SXSW Review: Laura Jane Grace, Big Phony, Graham Coxon, March 15, Central Presbyterian Church

Laura Jane Grace
Laura Jane Grace
Taking a break from Against Me!, Chicago native Laura Jane Grace played a few shows around Austin in support of Bought To Rot, her latest and first with new backing band The Devouring Mothers. She also performed here solo, without backing from The Devouring Mothers, and I can see why.

Her voice is bright, solid but not overwhelming. Angry and cathartic when she shouts, it felt as though she could take on the cavernous space regardless of the mic. Or maybe she was thinking for those poor Dickensian-looking hipster children in Austin who will be eaten as TDM runs free.

I found “The Airplane Song” very good, and same with “The Apology Song“. Sure, those titles aren’t creative, but it doesn’t matter when the contents are heartfelt. She did include at least one Against Me! number: “Cavalier Eternal”, which is so light it doesn’t seem possible for it to carry the lyrics. I came away from the concert convinced that “The Best Ever Death Metal Band” should have chosen “Hospital Bombers” for their name – after all, they’ve already uttered the diametrically unthinkable in a church.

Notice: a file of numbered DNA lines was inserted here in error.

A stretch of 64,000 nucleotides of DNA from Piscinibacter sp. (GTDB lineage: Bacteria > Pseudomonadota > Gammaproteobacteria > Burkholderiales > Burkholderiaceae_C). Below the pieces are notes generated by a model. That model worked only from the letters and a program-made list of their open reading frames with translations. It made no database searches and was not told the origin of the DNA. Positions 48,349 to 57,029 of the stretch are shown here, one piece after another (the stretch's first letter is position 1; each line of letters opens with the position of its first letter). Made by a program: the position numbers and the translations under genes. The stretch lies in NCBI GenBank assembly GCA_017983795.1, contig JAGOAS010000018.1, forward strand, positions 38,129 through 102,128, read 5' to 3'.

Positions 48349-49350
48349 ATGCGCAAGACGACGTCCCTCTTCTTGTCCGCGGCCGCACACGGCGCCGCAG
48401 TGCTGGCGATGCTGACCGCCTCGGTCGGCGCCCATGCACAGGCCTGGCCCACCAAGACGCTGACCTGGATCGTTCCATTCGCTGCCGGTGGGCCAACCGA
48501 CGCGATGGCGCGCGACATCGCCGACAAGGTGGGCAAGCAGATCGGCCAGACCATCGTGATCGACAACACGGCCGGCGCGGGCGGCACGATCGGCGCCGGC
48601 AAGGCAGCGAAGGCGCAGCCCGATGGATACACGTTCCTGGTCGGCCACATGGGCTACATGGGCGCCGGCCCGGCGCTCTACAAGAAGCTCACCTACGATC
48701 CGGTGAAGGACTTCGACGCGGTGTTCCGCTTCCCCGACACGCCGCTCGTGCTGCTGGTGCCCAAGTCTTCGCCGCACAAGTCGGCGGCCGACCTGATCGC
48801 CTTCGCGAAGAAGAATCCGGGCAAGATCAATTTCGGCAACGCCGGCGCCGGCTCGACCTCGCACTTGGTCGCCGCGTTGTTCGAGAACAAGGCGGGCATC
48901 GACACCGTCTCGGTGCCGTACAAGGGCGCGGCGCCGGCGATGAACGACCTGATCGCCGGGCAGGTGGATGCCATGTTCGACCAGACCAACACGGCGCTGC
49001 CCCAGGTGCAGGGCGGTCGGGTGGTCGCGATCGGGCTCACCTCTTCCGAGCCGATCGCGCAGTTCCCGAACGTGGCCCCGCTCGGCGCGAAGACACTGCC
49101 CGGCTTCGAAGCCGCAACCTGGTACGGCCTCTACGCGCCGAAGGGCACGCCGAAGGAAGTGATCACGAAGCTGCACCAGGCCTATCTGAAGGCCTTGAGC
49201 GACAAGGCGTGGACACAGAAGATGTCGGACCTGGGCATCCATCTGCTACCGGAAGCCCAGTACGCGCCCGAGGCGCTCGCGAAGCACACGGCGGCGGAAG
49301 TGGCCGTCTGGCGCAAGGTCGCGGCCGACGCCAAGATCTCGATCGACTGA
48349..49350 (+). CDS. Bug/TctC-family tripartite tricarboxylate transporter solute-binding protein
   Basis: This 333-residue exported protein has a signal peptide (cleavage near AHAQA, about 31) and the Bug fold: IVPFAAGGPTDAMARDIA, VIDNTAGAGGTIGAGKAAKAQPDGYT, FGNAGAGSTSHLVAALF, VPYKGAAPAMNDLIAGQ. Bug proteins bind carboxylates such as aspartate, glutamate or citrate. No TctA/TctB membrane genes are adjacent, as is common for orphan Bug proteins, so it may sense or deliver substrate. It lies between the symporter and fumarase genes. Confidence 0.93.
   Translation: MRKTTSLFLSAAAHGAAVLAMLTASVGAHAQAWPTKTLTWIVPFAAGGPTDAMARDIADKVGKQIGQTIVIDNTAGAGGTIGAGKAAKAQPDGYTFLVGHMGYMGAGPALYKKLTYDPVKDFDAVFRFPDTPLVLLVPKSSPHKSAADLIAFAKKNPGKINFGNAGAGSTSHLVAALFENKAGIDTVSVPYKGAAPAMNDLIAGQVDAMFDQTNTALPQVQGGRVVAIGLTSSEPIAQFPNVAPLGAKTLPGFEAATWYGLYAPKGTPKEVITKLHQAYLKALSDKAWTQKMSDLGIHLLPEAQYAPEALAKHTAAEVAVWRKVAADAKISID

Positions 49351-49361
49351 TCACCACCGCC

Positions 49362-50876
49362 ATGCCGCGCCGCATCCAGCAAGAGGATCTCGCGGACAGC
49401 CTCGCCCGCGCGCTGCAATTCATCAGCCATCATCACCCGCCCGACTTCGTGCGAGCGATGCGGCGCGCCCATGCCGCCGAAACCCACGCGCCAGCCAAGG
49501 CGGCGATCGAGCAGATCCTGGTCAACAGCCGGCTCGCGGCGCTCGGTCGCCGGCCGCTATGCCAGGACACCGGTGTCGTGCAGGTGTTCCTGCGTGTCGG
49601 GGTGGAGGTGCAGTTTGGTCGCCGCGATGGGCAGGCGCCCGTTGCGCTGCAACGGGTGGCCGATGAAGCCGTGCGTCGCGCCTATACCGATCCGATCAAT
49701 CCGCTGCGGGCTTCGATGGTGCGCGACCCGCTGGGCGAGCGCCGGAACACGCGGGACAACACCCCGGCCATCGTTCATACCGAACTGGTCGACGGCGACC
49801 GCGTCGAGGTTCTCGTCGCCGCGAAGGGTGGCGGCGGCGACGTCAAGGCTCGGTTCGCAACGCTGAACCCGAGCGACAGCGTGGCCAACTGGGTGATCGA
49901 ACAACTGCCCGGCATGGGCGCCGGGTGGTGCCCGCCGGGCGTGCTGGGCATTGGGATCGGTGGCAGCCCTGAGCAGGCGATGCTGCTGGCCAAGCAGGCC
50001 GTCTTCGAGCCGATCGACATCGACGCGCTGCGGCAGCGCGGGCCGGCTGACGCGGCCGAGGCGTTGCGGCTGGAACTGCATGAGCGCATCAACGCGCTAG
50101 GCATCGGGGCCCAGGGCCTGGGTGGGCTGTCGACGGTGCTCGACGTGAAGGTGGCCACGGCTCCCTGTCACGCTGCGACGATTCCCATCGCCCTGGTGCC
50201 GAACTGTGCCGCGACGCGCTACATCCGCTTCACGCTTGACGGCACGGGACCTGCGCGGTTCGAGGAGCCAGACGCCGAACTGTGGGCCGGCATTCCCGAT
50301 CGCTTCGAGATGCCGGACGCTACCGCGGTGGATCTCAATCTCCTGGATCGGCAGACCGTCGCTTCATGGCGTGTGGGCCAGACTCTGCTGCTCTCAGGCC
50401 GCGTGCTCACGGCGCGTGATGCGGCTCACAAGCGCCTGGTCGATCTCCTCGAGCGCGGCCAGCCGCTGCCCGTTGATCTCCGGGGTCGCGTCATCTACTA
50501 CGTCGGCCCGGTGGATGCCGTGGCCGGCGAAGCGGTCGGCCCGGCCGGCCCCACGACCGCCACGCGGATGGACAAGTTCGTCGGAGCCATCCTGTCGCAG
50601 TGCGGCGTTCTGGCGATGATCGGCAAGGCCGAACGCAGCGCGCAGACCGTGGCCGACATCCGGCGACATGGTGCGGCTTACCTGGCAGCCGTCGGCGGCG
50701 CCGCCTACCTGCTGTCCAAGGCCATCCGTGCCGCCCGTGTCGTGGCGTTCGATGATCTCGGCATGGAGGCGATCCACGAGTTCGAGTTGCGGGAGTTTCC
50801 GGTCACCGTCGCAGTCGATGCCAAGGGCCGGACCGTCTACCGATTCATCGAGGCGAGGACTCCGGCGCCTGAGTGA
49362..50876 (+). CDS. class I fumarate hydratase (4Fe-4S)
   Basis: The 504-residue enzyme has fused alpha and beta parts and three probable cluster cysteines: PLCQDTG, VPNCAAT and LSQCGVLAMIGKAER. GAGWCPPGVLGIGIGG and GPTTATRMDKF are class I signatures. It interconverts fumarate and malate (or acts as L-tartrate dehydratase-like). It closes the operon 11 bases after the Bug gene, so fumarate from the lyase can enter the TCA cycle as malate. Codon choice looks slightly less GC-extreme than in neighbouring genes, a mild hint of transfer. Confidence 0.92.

Big PhonyBig Phony
AKA Big Tony or Pony in Korea, NYC born Big Phony now lives in Seoul with his gravely voice and a lonely guitar. “My job is to bum you out – otherwise I’m not doing it properly”, he declared as soon as he finished MacGyver and it was opportune to speak. And Gods were we bummed out.

The guitar playing is less strumming and more classical. Most other songs are a type of lamentation meditation. Songs like Shoot the Shit (“this song isn’t that sad but it is about my dead father who passed in my teens”) speaks to the pains of disconnecting with family, but are never resolved except for a relieving note. And the beats are quite odd. He talks so much, half way through starting a song he would pause and drift onto another train of thought (but I secretly do admire his set for the honesty). Gods I hated this set, and I hate Big Phony just as he instructed me to.

Graham Coxon
Graham Coxon
When one shares a spot on a BBC list with Billy Corgan, Jack White, and Prince; one does not claim to “not know how to play the guitar to save one’s life”. But Graham Coxon did just that, I think as a perfectionist. The Blur guitarist has a voice that is quite distinctively, unmistakably English. And to be fair, that voice layers a British Morbid Dark (find it at your local Sherwin Williams) on more serious numbers.

“Latte” (not “Coffee and TV”) was pretty cute – with a fun chord that I bet would be difficult for me to do in the next life. Actually there are multiple instances of that slider type of chord – and I’m just mentally finishing it. “All Over Me” was one of the highlights for me, as well as “Sorrow’s Army” (I can’t stop hearing Sauron’s Army).

Coxon made use of the looper on quite a few occasions, and it was fun to see the layers like a tiramisu constructed right in front of you. Watching him employ huge glasses to read an equally huge book for chords and lyrics did remind me of my age, however.

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Posted on by Gary in South By Southwest

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